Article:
Charlotte Douglas International Airport is strategically expanding its business beyond aviation to diversify its financial portfolio and increase its non-aeronautical revenue.
When COVID-19 led to fewer flights, lower passenger numbers and decreased revenue in 2020, non-aeronautical revenue became more important than ever to airports nationwide. Afterall, the Federal Aviation Administration requires all airports to be financially self-sufficient.
Non-aeronautical revenue is generated from commercial enterprises, such as concessions, duty free, parking, advertising, car rental facilities and real estate income. The latter of which CLT saw as a tremendous opportunity for growth.
Since the 1980s, Charlotte Douglas has bought land around the Airport that is not intended for airfield expansion through federal noise programs and master planning efforts. Little, however, was done with property outside the airfield’s perimeter fence until about seven years ago.
“We are now starting to activate long-term development plans to strategically use these assets to protect the Airport’s future interests while ensuring we remain financially self-sustaining,” said CLT’s CEO/Aviation Director Haley Gentry.
Project AMP was created in spring 2017 to chart CLT’s course for commercial development surrounding the Airport. AMP stands for Airport Area Master Plan. The initiative excludes residential development (single family homes, multi-family homes and condos). CLT has multiple properties of varying sizes for lease or sale to companies interested in being near an international airport hub. All Airport land agreements must work within the regulatory confines of the FAA, city, county, and state.
Under Project AMP, the Airport sold land off Tuckaseegee Road and Wilkinson Boulevard for $7.5 million to Amazon, which selected the contractor to build a 2.4 million-square-foot Amazon Robotic Fulfillment Center. The facility employs approximately 1,500 people.
Recently, the Airport leased 49 acres known as Project Hub to Crow industrial Holdings. Over the next 49 years the lease will generate about $500,000 annually. Crow is developing a Best Buy warehouse.
“The focus of Wilkinson Boulevard long term is really changing from what it used to be,” Gentry said. “You will start to see more development occurring at the front door of the Airport that is compatible with Airport use.”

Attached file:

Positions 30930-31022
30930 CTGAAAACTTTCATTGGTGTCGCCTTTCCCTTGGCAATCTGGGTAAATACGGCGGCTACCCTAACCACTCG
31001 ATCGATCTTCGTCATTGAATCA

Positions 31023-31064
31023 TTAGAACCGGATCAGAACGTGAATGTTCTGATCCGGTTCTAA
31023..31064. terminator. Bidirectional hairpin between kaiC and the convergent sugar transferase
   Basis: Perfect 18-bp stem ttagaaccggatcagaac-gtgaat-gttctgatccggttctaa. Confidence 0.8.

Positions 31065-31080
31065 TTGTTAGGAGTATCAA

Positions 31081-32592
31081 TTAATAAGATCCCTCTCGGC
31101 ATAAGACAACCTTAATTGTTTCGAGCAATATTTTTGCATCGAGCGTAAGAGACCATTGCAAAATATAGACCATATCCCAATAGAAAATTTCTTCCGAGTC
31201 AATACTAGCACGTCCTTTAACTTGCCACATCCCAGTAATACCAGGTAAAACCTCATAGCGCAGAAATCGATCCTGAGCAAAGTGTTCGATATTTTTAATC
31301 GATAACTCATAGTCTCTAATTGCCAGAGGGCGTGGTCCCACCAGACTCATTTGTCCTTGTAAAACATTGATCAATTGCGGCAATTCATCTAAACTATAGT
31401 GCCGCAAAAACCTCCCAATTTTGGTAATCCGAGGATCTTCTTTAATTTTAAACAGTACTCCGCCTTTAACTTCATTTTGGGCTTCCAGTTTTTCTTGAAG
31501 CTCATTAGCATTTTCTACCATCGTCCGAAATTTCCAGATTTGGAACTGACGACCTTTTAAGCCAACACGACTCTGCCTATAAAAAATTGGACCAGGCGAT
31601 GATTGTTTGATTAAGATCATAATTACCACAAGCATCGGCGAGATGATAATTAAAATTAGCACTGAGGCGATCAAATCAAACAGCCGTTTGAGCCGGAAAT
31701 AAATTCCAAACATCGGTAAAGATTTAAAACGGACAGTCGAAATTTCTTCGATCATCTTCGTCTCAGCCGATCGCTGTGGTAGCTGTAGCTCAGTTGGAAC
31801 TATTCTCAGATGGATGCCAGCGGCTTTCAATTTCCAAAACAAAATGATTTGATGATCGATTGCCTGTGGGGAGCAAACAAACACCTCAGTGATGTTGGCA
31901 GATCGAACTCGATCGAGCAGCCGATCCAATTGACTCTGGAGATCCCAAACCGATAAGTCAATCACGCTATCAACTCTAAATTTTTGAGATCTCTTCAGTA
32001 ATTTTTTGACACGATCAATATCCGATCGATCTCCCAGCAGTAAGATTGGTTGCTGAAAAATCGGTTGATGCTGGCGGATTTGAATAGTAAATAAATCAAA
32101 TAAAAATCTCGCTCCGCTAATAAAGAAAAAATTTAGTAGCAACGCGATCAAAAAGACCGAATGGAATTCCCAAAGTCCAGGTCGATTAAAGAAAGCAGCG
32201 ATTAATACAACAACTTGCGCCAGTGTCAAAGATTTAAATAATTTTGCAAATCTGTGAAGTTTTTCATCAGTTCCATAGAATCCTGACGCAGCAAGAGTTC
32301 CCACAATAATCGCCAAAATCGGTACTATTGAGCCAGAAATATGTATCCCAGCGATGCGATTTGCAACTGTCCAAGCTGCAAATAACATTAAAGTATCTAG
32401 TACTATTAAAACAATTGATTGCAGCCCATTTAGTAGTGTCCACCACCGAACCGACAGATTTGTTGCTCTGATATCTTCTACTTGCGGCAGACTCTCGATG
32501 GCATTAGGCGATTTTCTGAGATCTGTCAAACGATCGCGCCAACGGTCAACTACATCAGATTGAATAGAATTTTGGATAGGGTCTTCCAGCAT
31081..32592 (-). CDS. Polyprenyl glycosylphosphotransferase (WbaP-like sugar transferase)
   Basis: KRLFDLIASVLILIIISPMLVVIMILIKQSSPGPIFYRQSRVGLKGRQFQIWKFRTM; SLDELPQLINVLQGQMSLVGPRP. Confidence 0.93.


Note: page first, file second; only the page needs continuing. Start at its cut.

Those businesses include industrial warehousing, light manufacturing, office space and commercial retail operations.
“We get inquiries on a regular basis, probably three or four a week, seeking to buy or lease our property,” said CLT’s Director of Economic & Community Affairs Stuart Hair. “We are very intentional with offering properties every couple of months. Leasing this land provides even bigger internal rates of return for our non-aeronautical revenue streams.”
In fact, the Airport has switched the focus of its non-aeronautical revenue more toward a land lease model. CLT plans to lease roughly 100 acres of land this year.
Overall, Charlotte Douglas has about 2,000 acres in its real estate portfolio to sell or lease. “This is not something that’s going to be done this year or in five years or in 10 years,” Hair said. “We’ll always be seeking additional non-aeronautical revenue opportunities. This is a long-term part of our overall business strategy.”
The economic benefits not only foster positive outcomes for the Airport, but for the surrounding communities by creating hundreds of jobs for residents.
“We want to deliver on that valued promise of being a good neighbor for the folks who live and work around this area,” Hair said. “We can do that by providing more and better opportunities that allow them to get the leg up and obtain the professional work environment exposure to move into a higher paying job.”